One of the problems in Engadinese is how to form the possessive.
In modern Romance languages, of course, this is typically accomplished with a preposition derived from Latin DE. The question then becomes, how to do this in Engadinese?
We can’t turn to Modern Greek for help, because the genitive is still alive and well there. And Ray called my first attempt, από, unsatisfactory, instead proposing εκ for TAKE. So that’s one possibility.
But a thought came through my mind: why not look at how other languages do this—specifically, non-Romance languages? And even more specifically, Maltese?
If I recall Bonġornu! Kif int? correctly, the Maltese possessive particle ta’ comes from a construction with an Arabic noun mata‘ or similar, meaning something along the lines of “possession”—so something like il-kiteb ta’ ommi “my mother’s book” comes from something like al-kitāb mata‘ ’ummi “the book, the possession of my mother”.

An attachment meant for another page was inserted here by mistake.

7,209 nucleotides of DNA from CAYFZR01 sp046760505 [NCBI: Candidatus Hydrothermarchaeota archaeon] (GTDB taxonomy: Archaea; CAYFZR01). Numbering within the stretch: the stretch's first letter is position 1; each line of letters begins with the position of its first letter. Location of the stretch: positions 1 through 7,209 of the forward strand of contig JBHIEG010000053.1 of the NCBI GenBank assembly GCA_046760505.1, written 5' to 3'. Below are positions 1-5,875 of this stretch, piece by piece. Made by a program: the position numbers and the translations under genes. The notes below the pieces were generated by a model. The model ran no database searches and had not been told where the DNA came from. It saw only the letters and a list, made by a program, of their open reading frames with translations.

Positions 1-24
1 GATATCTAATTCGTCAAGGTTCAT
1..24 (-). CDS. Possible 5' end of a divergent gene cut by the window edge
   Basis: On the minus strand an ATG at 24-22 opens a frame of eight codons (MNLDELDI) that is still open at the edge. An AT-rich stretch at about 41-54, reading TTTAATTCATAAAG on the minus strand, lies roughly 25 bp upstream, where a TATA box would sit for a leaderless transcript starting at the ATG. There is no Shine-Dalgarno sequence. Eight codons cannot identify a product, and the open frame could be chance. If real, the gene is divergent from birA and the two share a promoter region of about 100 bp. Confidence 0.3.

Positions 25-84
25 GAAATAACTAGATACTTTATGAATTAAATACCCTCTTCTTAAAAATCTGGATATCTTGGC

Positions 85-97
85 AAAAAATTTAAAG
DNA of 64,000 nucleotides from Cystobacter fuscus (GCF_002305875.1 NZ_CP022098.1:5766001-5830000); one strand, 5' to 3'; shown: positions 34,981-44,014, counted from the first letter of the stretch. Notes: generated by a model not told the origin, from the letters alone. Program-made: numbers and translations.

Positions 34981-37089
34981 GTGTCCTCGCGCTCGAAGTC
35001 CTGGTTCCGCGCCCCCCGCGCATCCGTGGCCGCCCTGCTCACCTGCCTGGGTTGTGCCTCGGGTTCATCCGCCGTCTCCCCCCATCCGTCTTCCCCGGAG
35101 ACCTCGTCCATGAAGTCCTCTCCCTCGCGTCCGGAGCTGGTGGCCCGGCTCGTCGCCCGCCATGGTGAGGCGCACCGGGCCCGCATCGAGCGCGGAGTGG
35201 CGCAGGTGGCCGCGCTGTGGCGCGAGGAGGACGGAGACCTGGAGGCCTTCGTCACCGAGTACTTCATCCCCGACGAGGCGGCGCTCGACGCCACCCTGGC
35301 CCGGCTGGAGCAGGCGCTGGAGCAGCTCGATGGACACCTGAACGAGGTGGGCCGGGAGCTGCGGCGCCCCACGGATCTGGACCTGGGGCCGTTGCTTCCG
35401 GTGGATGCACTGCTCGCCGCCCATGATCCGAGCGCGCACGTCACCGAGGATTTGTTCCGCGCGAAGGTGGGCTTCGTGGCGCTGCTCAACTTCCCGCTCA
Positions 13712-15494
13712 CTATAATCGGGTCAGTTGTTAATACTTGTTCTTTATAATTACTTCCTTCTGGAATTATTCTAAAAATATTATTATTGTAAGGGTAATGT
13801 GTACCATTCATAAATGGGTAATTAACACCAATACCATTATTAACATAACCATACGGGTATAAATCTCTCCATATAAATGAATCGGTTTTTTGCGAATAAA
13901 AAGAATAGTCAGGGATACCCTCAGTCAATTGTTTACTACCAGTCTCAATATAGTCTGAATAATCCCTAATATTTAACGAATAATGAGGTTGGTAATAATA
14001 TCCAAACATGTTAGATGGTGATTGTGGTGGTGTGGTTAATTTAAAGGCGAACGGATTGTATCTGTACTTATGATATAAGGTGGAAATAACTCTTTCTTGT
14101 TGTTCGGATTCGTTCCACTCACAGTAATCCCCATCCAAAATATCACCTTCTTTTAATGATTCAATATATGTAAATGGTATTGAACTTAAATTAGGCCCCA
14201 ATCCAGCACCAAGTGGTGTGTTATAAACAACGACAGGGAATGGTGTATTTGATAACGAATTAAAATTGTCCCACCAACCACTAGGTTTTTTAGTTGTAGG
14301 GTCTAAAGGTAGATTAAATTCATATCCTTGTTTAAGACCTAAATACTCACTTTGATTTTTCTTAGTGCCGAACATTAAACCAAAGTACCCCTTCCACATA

So perhaps that might be an idea worth following up. Though Greek does not, of course, have the construct state that inspired this construction in Maltese.
But perhaps it’ll lead to something more “organic” than just using εκ.